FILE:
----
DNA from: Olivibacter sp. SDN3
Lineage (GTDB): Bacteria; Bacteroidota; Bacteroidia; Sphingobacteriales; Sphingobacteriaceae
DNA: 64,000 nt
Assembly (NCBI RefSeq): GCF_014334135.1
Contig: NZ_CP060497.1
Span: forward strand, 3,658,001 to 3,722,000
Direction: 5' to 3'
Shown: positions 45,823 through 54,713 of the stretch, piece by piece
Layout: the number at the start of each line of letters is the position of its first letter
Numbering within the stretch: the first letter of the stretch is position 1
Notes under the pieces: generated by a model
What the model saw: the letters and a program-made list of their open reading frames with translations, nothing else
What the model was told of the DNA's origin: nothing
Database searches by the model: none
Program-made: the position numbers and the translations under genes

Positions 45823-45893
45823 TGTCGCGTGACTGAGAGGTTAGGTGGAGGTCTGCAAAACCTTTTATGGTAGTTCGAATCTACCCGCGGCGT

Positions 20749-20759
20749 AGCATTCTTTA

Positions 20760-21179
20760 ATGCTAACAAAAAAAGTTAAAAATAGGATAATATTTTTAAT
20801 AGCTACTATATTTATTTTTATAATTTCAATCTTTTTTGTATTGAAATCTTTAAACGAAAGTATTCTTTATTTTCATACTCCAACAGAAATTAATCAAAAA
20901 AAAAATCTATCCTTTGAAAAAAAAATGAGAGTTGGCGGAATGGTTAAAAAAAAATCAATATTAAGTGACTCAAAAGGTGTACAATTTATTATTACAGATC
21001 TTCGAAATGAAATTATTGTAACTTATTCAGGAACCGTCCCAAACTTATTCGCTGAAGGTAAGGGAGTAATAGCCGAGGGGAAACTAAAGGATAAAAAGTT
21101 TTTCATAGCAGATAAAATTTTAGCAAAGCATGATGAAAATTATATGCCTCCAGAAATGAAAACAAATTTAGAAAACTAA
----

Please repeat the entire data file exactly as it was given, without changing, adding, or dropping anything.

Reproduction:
DNA from: Olivibacter sp. SDN3
Lineage (GTDB): Bacteria; Bacteroidota; Bacteroidia; Sphingobacteriales; Sphingobacteriaceae
DNA: 64,000 nt
Assembly (NCBI RefSeq): GCF_014334135.1
Contig: NZ_CP060497.1
Span: forward strand, 3,658,001 to 3,722,000
Direction: 5' to 3'
Shown: positions 45,823 through 54,713 of the stretch, piece by piece
Layout: the number at the start of each line of letters is the position of its first letter
Numbering within the stretch: the first letter of the stretch is position 1
Notes under the pieces: generated by a model
What the model saw: the letters and a program-made list of their open reading frames with translations, nothing else
What the model was told of the DNA's origin: nothing
Database searches by the model: none
Program-made: the position numbers and the translations under genes

Positions 45823-45893
45823 TGTCGCGTGACTGAGAGGTTAGGTGGAGGTCTGCAAAACCTTTTATGGTAGTTCGAATCTACCCGCGGCGT

Positions 20749-20759
20749 AGCATTCTTTA

Positions 20760-21179
20760 ATGCTAACAAAAAAAGTTAAAAATAGGATAATATTTTTAAT
20801 AGCTACTATATTTATTTTTATAATTTCAATCTTTTTTGTATTGAAATCTTTAAACGAAAGTATTCTTTATTTTCATACTCCAACAGAAATTAATCAAAAA
20901 AAAAATCTATCCTTTGAAAAAAAAATGAGAGTTGGCGGAATGGTTAAAAAAAAATCAATATTAAGTGACTCAAAAGGTGTACAATTTATTATTACAGATC
21001 TTCGAAATGAAATTATTGTAACTTATTCAGGAACCGTCCCAAACTTATTCGCTGAAGGTAAGGGAGTAATAGCCGAGGGGAAACTAAAGGATAAAAAGTT
21101 TTTCATAGCAGATAAAATTTTAGCAAAGCATGATGAAAATTATATGCCTCCAGAAATGAAAACAAATTTAGAAAACTAA